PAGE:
Human Rights, Environment, Activism and Quality of Life: Events and Projects

Written by Denise Deby.

Image courtesy http://www.permanentculturenow.com/what-is-activism/ Creative Commons
Image courtesy http://www.permanentculturenow.com/what-is-activism/ Creative Commons

Find out more about some great speakers and events coming up this week:

Wednesday, Oct. 23, 2013, 11 a.m.-3 p.m.: Cost of Carbon

On Oct. 22-23, 24 Hours of Reality is looking around the world at the price we pay for carbon pollution and climate change, and spreading the word about what we can do about it. Ecology Ottawa hosted a local event at Algonquin College’s Commons Theatre; check their website for details. 24 Hours of Reality is organized by The Climate Reality Project that former U.S. vice-president and Nobel Laureate Al Gore founded to bring people together to demand action on the climate crisis.

Wednesday, Oct. 23, 2013, 7-8:30 p.m.: Book Launch of Joel D. Harden’s Quiet No More

Joel D. Harden, an activist, Carleton University instructor and author, is launching Quiet No More: New Political Activism in Canada and Around the Globe, with Clayton Thomas Mueller, Idle No More national campaigner. They’ll be at 251 Bank St., 2nd floor (in the 250ne Community building that houses Octopus Books’ downtown location). Details at http://octopusbooks.ca/event/launch-joel-d-hardens-quiet-no-more.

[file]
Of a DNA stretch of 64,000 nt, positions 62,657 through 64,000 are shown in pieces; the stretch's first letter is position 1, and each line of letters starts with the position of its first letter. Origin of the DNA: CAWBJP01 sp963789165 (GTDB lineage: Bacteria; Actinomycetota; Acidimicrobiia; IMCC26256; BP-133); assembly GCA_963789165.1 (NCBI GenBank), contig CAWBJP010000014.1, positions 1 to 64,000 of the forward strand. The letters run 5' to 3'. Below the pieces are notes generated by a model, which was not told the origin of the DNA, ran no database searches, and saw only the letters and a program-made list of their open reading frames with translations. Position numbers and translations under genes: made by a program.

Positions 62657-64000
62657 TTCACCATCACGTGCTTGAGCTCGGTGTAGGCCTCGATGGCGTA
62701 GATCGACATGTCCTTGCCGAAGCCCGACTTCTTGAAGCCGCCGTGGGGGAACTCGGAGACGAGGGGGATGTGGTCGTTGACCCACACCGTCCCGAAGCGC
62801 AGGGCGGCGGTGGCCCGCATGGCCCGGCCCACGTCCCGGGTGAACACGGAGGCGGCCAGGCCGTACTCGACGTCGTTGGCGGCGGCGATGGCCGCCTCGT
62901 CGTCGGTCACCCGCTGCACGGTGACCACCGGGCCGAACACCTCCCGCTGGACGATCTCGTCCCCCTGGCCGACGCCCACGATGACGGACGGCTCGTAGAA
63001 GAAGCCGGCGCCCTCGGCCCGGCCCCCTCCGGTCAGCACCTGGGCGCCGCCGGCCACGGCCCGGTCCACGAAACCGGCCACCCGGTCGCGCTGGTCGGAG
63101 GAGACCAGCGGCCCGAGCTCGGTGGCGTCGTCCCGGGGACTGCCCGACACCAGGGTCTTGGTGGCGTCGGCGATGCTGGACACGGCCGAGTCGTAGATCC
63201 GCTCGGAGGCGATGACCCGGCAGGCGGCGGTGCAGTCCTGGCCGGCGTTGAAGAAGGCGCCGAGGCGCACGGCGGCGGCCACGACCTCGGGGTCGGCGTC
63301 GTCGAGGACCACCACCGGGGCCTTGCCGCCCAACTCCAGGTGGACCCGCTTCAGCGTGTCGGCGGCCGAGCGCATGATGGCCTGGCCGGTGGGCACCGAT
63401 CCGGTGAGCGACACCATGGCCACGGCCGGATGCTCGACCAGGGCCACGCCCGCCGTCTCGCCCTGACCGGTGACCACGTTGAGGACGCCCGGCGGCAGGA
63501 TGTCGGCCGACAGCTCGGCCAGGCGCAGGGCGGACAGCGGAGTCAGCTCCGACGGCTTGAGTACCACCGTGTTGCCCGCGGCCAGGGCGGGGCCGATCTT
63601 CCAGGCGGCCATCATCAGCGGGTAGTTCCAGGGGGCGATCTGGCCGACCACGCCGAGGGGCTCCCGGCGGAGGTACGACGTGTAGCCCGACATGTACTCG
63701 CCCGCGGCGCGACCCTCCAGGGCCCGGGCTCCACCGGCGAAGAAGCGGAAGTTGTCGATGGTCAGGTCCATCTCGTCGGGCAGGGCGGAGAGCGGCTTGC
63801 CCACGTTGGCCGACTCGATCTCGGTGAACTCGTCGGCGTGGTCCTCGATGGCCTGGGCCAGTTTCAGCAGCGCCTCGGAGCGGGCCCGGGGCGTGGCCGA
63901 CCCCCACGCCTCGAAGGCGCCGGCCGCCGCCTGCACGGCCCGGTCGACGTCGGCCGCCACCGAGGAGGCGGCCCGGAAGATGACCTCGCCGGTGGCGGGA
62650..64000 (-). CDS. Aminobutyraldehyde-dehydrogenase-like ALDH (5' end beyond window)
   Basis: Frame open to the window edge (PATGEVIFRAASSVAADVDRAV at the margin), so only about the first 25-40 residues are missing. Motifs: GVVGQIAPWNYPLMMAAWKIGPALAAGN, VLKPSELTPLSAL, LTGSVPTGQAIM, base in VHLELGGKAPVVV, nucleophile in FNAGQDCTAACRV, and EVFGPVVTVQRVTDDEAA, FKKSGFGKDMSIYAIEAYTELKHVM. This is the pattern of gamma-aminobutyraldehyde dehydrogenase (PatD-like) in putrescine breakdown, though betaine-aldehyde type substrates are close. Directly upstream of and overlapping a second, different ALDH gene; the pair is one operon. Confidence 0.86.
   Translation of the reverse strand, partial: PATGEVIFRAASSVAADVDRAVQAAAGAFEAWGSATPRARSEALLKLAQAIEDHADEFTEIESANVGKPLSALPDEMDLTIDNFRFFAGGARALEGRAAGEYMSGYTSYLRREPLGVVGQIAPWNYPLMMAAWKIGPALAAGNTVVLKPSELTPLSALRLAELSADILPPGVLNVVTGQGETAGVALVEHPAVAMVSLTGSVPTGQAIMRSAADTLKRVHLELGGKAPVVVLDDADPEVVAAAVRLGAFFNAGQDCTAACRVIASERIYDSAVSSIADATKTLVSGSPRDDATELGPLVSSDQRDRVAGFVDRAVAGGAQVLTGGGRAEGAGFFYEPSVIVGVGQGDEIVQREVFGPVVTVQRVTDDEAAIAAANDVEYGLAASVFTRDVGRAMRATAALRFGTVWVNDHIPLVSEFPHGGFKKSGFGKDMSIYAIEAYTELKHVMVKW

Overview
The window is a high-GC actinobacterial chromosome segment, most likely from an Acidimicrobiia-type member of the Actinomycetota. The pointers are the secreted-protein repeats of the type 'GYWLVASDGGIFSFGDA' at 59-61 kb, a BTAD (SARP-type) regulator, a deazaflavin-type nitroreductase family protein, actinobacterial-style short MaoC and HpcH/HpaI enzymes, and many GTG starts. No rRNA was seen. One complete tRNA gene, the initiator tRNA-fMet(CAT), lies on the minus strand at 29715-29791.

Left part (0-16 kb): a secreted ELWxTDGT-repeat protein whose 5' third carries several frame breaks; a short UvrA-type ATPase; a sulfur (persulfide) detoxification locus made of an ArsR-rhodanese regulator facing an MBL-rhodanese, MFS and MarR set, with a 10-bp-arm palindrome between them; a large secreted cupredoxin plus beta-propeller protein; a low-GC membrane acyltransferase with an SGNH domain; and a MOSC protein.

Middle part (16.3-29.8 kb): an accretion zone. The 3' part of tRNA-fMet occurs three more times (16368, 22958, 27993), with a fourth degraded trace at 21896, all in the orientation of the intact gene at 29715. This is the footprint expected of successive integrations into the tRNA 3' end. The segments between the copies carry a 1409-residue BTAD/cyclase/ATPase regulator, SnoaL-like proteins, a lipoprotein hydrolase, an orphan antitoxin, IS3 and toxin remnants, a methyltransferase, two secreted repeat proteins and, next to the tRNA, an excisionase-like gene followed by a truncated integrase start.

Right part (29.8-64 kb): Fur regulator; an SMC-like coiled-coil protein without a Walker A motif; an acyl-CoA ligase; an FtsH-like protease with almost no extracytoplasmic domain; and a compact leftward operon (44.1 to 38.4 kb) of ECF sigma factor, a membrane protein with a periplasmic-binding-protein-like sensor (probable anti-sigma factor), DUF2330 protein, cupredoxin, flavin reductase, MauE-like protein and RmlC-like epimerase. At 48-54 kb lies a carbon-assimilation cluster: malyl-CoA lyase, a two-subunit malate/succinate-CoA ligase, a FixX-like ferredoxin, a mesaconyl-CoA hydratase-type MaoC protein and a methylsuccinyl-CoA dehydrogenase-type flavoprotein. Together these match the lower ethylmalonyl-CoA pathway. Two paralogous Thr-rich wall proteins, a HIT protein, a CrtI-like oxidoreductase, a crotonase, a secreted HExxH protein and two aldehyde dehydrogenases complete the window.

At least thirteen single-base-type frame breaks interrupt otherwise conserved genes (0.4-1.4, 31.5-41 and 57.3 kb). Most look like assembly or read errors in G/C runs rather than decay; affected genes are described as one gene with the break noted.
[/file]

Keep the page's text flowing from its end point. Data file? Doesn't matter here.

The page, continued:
Wednesday, Oct. 23, 2013, 6-7:30 p.m.: The Fruit Hunters Film

The Fruit Hunters is a documentary about fans of exotic fruit, and an exploration of the relationship between people and their food. You can see it at the Ottawa Public Library’s Main branch, as part of the National Film Board Film Club.

Wednesday, Oct. 23, 2013, 7-9 p.m.: Open for Justice Campaign Launch

The Canadian Network on Corporate Accountability (CNCA)’s Open for Justice campaign is advocating for measures that would hold Canadian mining and other extractive companies to account for human rights abuses internationally. Speakers from Guatemala, Mexico and the Philippines will share their experiences. It’s in the University of Ottawa’s Faculty of Social Sciences building, Room 4007. Registration at http://open4justice.eventbrite.com/.

Thursday, Oct. 24, 2013, 3-5 p.m.: Measuring Quality of Life

The Aga Khan Development Network (AKDN) is hosting a talk by Dr. Nazneen Kanji, Director of AKDN”s Quality of Life Assessment Program, about the program’s long-term, holistic approach to monitoring quality of life in a range of countries. The talk, followed by a reception, takes place at The Delegation of the Ismaili Imamat, 199 Sussex Dr. Register at https://ecenter.akfc.ca/lists/event-subscribe/41-quality-of-life.

Thursday, Oct. 24, 2013, 5 p.m.: The Right to Protest

Maina Kiai, United Nations Special Rapporteur on the rights to freedom of peaceful assembly and association and former Kenyan human rights commissioner, will speak on “The Right to Protest, A World Wide Perspective” at the University of Ottawa’s Faculty of Social Sciences, Room 4004. The talk is hosted by the Centre for International Policy Studies, the Canadian Council for International Co-operation and Amnesty International Canada.